The inherent sanctity of anything in the phenomenal realm is predicated upon its involvement in the Torah, in the commandments, in the Word of God. Without God, without His Torah, Hebrew is merely Western Amorite, Eretz Yisrael is Canaan, Jewish Chosenness borders on racism, and commandments become mere ceremonials. Happily, all of these have intrinsic, ineffable sanctity because God has commanded that they be central foci in His Service and in the fulfillment of His plans for Man.

They can, however, be abused and that abuse is aform of sacrilege. Ben-Yehudah was right. Hebrew was never intended to be a sacred tongue with no daily use. However, it is possible to defile it. Agnon wrote in Hebrew. David Grossman's recent screed was in Western Amorite (and this has nothing to do with Gilad Zuckerman's rather frivolous attempt to claim that Modern Hebrew is no longer related to its Biblical, Mishnaic and Rabbinic predecessors. I challenge him to read Chaucer (or even the Bard) with a commentary and then try to convince Oxford Dons that he didn't write in English).

Tangible sanctity inheres to Eretz Yisrael. That sanctity, however, as with every form of kedusha, bears obligations. It obliges the creation of a moral, just society thereupon, based upon the Torah. Indeed, in his lecture on Parshat Lekh Lekha, in the mid-70's, the Rav passionately declared the 'Eretz Yisrael does not tolerate immorality.' is not enough. It is our task to build that society. We sin against that vision, we undermine our settlement by allowing 'all of the evil maladies of Egypt' to flourish here.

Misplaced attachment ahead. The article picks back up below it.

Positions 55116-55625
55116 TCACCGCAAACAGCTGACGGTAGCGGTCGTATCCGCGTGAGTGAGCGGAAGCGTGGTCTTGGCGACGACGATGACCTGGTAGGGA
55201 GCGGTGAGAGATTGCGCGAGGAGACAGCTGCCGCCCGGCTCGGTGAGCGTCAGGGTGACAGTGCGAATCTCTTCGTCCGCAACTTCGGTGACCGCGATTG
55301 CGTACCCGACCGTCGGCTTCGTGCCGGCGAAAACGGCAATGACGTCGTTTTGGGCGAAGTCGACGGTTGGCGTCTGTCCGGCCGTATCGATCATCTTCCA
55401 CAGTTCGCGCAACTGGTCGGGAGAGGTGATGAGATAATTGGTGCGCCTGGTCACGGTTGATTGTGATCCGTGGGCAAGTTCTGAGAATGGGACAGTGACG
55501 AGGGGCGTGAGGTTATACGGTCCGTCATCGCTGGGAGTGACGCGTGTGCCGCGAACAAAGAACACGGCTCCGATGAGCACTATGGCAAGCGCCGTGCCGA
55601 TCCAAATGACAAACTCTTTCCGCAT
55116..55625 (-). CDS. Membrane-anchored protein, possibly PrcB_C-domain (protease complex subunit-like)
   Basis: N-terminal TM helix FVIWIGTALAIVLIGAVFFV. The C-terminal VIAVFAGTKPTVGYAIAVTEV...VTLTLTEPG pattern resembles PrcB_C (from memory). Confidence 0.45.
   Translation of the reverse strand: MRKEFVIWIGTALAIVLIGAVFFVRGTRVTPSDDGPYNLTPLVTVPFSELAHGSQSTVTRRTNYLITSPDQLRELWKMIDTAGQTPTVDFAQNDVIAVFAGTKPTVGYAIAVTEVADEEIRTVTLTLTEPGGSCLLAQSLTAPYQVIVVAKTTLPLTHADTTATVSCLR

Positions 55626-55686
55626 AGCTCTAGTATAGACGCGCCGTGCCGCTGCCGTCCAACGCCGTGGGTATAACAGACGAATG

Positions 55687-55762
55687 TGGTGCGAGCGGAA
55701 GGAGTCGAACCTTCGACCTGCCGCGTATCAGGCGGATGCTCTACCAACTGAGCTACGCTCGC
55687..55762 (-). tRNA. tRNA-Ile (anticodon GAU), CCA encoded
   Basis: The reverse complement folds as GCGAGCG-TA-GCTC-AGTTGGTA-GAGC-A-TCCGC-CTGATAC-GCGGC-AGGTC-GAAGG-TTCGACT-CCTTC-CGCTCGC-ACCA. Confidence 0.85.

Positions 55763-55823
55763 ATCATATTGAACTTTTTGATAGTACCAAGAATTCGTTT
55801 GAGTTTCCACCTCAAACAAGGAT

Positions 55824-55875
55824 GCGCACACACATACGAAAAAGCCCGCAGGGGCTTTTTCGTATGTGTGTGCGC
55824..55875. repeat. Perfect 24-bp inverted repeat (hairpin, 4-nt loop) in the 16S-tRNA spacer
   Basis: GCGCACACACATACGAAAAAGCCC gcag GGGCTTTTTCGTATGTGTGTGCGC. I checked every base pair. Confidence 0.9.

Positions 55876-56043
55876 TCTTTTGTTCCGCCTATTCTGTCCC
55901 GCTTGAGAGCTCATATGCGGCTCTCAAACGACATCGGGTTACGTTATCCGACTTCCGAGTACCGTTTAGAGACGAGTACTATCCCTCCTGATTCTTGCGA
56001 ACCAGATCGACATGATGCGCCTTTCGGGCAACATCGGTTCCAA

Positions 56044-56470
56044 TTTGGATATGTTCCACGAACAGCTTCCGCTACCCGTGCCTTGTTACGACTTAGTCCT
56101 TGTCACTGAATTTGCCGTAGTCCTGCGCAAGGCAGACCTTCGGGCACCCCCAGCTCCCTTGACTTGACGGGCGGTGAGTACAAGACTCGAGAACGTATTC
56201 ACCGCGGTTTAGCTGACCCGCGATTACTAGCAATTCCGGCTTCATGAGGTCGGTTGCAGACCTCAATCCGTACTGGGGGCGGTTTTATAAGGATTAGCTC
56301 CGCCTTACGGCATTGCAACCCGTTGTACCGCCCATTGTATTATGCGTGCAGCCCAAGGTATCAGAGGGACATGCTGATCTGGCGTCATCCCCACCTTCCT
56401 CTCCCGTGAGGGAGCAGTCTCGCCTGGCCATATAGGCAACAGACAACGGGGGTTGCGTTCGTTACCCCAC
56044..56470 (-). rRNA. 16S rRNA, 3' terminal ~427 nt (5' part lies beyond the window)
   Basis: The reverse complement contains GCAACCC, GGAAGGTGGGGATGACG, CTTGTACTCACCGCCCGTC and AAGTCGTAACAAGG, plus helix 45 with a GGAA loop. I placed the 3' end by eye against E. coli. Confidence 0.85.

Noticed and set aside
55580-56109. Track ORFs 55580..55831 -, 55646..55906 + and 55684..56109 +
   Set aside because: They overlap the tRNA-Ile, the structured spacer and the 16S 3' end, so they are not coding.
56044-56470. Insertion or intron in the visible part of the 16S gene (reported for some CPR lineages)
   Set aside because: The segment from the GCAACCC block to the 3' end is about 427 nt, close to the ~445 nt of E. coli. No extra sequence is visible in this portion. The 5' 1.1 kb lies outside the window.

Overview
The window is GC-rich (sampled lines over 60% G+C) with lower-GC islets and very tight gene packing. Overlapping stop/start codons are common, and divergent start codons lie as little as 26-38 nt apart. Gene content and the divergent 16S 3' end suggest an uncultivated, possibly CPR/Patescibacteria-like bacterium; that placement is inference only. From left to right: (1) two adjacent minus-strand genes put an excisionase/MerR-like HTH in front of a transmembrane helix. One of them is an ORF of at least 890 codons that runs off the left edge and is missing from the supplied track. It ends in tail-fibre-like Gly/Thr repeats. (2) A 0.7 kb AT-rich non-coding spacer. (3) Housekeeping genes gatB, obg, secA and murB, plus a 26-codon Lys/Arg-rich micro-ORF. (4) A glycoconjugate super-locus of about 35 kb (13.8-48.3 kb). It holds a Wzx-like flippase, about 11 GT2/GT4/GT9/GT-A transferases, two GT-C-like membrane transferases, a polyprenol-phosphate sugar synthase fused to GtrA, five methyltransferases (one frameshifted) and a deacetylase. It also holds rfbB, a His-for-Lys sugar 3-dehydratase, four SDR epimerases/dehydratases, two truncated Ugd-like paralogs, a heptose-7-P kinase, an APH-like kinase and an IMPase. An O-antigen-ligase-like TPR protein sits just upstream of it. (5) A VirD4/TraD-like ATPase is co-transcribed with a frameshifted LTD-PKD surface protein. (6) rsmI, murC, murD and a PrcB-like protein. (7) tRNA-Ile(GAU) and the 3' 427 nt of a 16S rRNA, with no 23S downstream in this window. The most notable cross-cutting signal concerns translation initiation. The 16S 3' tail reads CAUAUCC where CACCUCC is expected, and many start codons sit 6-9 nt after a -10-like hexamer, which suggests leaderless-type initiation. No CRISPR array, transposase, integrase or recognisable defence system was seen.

We damage our hold on Eretz Yisrael when we sit, self-satisfied in our little ghettos and berate our secular brethren. We sin against God and His Torah, when we coerce others to abide by standards of conduct that no Tanna, no Amora, no Rishon and no Acharon required. summarily dismiss Most of all, we sin against Eretz Yisrael by not demanding of our leaders (and ourselves) that they acquire the cultural, intellectual tools to engage the wave of vicious, demagogic attacks that come our way incessantly. In no other way will we staunch the hemmorhage of the abandonment of Torah in our ranks.

Furthermore, has it no occurred to anyone that without belief, without conviction to Torah that we will lack the inner fortitude to face our enemies.

Has it occurred to no one, aside from Yisrael Harel, that it is precisely the absence of a deep and abiding awareness of the Jew's mission, and the heroic and sacrificial character of his existence, that is directly responsible for the orgy of self-doubt and self-destruction that grips the so-called elites (political, juridical, economic, academic, 'cultural', and journalistic)?

So, in fine, Sarah has a serious point. It is time to clean out the Augean Stables of Religious Zionism. It is time to redirect the tremendous energy of Bnei Akiva toward solidifying our existential and religious hold on Israel. It is time to fight for Qedushat Eretz Yisrael, by being a Qiddush HaShem, in order to redeem both banks of the Jordan.